In the words of Ald. Mike Clear, District 19, “It’s Madison, everything has to be controversial.” This is an extremely apt description of the debate surrounding lighting the currently unlit southwest commuter path. The new lights, which would cost around $200,000, would run from the Beltline to Breese Terrace. There has been much dispute surrounding these lights (more of which will surely rear its head at a public meeting on the issue tonight). However, a simple analysis shows that the benefits of lighting the path far outweigh any negatives.
The benefits of adding these lights are fairly straightforward. The southwest commuter path sees thousands of walkers and bikers each day. At night, one can imagine that things could get dicey with pedestrians and cyclists all trying not to hit anyone and avoiding being hit themselves. Of course, crime is also a worry in poorly-lit areas. Adding lights would help to remedy both of these problems. Further, electrical wiring was installed when the path was built, so adding the lights wouldn’t involve any serious excavation.
Opposition to the lights has come from a variety of sources. First, there are those who live close to the path and don’t want to deal with the excess light coming into their yards and homes. Second, there are commuters who use the path who enjoy its current dark state at night and don’t want to see it change. Finally, there are “dark sky” advocates, who want to keep light pollution to a minimum so as not to obstruct the night sky.
In a perfect world, we would be able to balance all of these interests and keep everyone happy. However, we live in the real world, and not everyone can be happy all the time. The real world necessitates that we make trade-offs that result in, if not everyone being better off, at least most people being better off and the rest not being too badly off.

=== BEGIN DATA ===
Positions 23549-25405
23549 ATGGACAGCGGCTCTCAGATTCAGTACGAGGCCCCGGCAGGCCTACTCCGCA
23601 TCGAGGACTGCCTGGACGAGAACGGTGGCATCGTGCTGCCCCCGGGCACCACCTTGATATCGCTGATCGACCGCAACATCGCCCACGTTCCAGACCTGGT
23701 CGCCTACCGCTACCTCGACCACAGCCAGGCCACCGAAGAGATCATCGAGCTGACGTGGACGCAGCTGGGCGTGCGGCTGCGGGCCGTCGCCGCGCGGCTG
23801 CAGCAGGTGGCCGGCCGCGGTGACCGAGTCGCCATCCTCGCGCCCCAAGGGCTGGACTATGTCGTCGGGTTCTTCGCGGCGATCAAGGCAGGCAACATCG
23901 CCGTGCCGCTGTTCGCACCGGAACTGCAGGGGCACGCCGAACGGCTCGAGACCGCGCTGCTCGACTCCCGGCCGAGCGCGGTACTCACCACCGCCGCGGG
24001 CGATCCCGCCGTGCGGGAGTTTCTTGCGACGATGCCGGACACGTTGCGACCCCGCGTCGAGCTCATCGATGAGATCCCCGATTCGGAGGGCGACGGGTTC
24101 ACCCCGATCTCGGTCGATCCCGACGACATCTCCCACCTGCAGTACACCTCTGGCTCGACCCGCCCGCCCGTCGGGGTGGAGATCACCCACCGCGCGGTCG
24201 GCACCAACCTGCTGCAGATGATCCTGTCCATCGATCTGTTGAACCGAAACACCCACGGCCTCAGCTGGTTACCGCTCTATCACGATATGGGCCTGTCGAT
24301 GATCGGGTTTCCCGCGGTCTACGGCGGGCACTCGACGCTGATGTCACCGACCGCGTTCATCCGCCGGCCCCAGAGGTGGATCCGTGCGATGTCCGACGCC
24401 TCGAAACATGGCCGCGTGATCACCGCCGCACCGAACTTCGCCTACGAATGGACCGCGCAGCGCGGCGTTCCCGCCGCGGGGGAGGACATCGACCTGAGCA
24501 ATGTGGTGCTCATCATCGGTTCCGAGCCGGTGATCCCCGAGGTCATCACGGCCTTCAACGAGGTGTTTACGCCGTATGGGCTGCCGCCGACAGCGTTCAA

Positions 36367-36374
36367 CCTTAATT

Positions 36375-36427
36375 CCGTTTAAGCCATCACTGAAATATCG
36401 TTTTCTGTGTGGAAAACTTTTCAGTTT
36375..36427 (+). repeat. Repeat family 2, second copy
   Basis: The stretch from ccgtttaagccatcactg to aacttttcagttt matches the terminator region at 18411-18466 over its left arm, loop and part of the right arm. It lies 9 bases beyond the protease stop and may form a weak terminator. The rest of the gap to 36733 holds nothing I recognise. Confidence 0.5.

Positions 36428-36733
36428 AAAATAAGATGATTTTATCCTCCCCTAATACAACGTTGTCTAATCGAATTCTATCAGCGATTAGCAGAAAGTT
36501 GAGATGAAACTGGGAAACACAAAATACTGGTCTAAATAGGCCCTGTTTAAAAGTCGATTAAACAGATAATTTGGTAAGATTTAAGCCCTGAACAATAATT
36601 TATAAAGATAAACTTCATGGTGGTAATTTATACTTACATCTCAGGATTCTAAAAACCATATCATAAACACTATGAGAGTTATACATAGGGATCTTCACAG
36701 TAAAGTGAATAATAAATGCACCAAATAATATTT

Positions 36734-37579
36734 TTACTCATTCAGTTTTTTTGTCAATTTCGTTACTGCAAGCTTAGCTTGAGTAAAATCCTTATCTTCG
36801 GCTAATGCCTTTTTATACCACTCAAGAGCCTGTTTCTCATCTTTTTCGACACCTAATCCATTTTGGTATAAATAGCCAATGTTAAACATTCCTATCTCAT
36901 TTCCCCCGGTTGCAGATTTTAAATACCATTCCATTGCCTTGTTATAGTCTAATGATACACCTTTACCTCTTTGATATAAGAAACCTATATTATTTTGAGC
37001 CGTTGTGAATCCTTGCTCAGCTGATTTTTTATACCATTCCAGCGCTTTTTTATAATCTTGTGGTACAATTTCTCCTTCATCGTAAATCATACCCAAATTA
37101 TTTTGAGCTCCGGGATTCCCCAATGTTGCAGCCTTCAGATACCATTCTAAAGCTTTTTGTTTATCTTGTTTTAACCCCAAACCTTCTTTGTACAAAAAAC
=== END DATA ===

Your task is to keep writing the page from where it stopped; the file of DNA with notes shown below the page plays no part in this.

In this context, lighting the path seems like a no-brainer. While all of the arguments against lighting the path have some merit, none of them, or even all of them combined, outweigh the benefits of finally and properly lighting the path. While it’s unfortunate that some people will have undesired light spilling on to their property, the number of homes adversely affected is very small compared to the thousands of people who use to commuter path every day and night.
And yes, I’m sure it’s very nice and relaxing to be able to stargaze while walking on the path at night. However, the primary purpose of a commuter path is not to be a stargazing location — it’s to provide a safe and efficient means of transportation. There are plenty of other places in the area that offer a view of the night sky without bikes zipping by.
Finally, Madison is a city. It’s going to produce a lot of light. While it would be wonderful to be able to see the night sky without light pollution from Madison, that simply is not going to happen in a city of this size. Regardless, stopping the addition of 70 more lights is not going to change anything.
Madisonians certainly love some good controversy in our government. While occasionally frustrating, this is a good sign. It means that people are engaged with the political process and care about the city. Let’s just hope that our love for controversy doesn’t get in the way of good public policy — in this case, lighting the commuter path.
Joe Timmerman (email@example.com) is a sophomore majoring in math and economics.